Psychiatry interacts with contemporary Western views: the DSM-III innovation and its adverse effects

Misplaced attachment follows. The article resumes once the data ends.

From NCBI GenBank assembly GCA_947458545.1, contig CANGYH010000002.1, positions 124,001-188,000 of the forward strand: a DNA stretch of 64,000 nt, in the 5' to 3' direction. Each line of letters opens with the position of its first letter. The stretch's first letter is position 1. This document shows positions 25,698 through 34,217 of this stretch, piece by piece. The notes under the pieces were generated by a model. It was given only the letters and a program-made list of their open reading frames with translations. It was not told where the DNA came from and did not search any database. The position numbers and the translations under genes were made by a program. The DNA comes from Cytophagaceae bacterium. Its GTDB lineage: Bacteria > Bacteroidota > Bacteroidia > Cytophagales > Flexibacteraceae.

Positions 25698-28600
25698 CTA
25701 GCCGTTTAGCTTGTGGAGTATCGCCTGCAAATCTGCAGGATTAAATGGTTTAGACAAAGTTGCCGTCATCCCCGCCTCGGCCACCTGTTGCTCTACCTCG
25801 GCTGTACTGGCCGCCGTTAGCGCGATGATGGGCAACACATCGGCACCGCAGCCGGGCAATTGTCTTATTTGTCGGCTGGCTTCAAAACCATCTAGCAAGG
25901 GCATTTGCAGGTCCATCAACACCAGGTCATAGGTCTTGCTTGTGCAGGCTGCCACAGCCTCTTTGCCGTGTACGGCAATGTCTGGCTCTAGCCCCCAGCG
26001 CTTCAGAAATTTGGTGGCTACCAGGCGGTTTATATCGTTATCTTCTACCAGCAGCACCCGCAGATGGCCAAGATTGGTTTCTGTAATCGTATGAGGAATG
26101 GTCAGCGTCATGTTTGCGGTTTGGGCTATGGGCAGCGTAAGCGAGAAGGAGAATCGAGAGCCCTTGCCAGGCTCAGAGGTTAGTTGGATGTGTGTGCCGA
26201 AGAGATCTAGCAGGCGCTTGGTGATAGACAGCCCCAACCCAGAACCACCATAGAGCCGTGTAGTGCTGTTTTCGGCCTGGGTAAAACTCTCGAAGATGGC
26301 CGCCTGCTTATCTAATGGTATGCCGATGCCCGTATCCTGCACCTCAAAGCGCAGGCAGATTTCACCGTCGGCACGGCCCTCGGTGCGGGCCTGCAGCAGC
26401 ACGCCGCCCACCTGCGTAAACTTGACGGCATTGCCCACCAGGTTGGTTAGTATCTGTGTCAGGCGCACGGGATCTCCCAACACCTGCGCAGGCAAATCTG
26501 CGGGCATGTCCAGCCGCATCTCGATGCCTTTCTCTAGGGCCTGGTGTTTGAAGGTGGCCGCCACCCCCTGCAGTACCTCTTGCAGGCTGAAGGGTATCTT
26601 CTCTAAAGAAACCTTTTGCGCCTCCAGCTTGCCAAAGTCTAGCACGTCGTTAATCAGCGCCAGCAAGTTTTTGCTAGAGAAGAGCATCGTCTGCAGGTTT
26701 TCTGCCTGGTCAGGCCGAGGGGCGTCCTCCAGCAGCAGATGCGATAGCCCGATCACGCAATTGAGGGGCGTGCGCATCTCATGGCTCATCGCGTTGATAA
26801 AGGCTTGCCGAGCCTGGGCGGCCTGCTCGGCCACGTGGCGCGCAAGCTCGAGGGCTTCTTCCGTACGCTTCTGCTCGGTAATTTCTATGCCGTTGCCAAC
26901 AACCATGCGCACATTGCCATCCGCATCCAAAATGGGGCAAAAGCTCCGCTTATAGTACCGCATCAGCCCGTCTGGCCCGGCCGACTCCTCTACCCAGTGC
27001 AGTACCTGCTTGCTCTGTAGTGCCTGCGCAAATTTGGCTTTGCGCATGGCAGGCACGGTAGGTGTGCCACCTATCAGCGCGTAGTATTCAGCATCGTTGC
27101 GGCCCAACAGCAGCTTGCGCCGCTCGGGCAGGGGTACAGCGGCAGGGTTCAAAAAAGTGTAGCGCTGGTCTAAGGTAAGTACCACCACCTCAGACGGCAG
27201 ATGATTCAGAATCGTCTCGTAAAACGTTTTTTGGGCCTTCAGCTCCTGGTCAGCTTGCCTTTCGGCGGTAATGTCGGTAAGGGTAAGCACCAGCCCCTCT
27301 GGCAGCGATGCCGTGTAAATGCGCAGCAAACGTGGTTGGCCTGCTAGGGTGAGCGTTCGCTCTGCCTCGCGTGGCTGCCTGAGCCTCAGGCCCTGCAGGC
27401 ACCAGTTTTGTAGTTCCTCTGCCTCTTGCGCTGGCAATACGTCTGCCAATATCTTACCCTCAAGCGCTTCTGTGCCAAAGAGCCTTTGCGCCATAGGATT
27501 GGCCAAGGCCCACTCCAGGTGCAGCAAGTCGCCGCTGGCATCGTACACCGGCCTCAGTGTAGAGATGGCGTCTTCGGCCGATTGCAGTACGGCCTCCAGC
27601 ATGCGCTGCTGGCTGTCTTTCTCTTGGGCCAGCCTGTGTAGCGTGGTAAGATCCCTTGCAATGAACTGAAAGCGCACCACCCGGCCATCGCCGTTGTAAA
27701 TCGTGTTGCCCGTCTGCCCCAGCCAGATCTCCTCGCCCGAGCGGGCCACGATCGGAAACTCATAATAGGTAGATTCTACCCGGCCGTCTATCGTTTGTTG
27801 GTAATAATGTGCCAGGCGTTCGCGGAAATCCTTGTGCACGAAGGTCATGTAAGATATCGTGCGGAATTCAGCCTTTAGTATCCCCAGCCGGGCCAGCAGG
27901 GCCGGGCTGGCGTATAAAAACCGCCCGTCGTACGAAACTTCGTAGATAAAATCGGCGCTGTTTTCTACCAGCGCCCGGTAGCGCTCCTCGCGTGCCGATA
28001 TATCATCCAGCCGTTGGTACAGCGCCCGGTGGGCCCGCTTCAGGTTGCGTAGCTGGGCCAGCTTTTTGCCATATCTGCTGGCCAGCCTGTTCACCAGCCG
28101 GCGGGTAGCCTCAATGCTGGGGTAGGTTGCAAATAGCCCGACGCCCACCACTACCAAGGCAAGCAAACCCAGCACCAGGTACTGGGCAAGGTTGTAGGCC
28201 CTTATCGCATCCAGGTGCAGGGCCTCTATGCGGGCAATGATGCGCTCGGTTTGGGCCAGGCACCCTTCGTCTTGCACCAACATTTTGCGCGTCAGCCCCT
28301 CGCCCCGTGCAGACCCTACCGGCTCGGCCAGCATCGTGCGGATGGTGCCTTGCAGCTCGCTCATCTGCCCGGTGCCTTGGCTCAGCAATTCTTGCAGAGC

Economic studies of innovation are relevant to the mental health sector, not just for innovations in more conventional industries, such as telecommunications. We present an economic examination of the impact of an innovation in the mental health sector. The innovation examined here was first adopted in 1980 with the publication of a new edition of the nosology (or classification) for the diagnosis of mental illnesses and disorders, which is known familiarly as the DSM-III. In our analysis, we incorporate the impact of that innovation, and another major force relevant to psychiatric diagnosis during that time period, i.e. a trend in the West towards the medicalisation of normal sorrows. This is now a documented phenomenon. By using conventional price-quantity space and focussing attention on the quantity outcome, we are able to consider the impact of these concurrent forces on the false positive rate in the diagnosis of mental illnesses in the West and on efficacious diagnostic practice in this sector. Diagnostic efficacy is relevant to treatment, but it is relevant also to resource allocation in the mental health sector. Our analysis highlights the vital place of innovation in diagnostic practices, and the funding of this, in the mental health sector.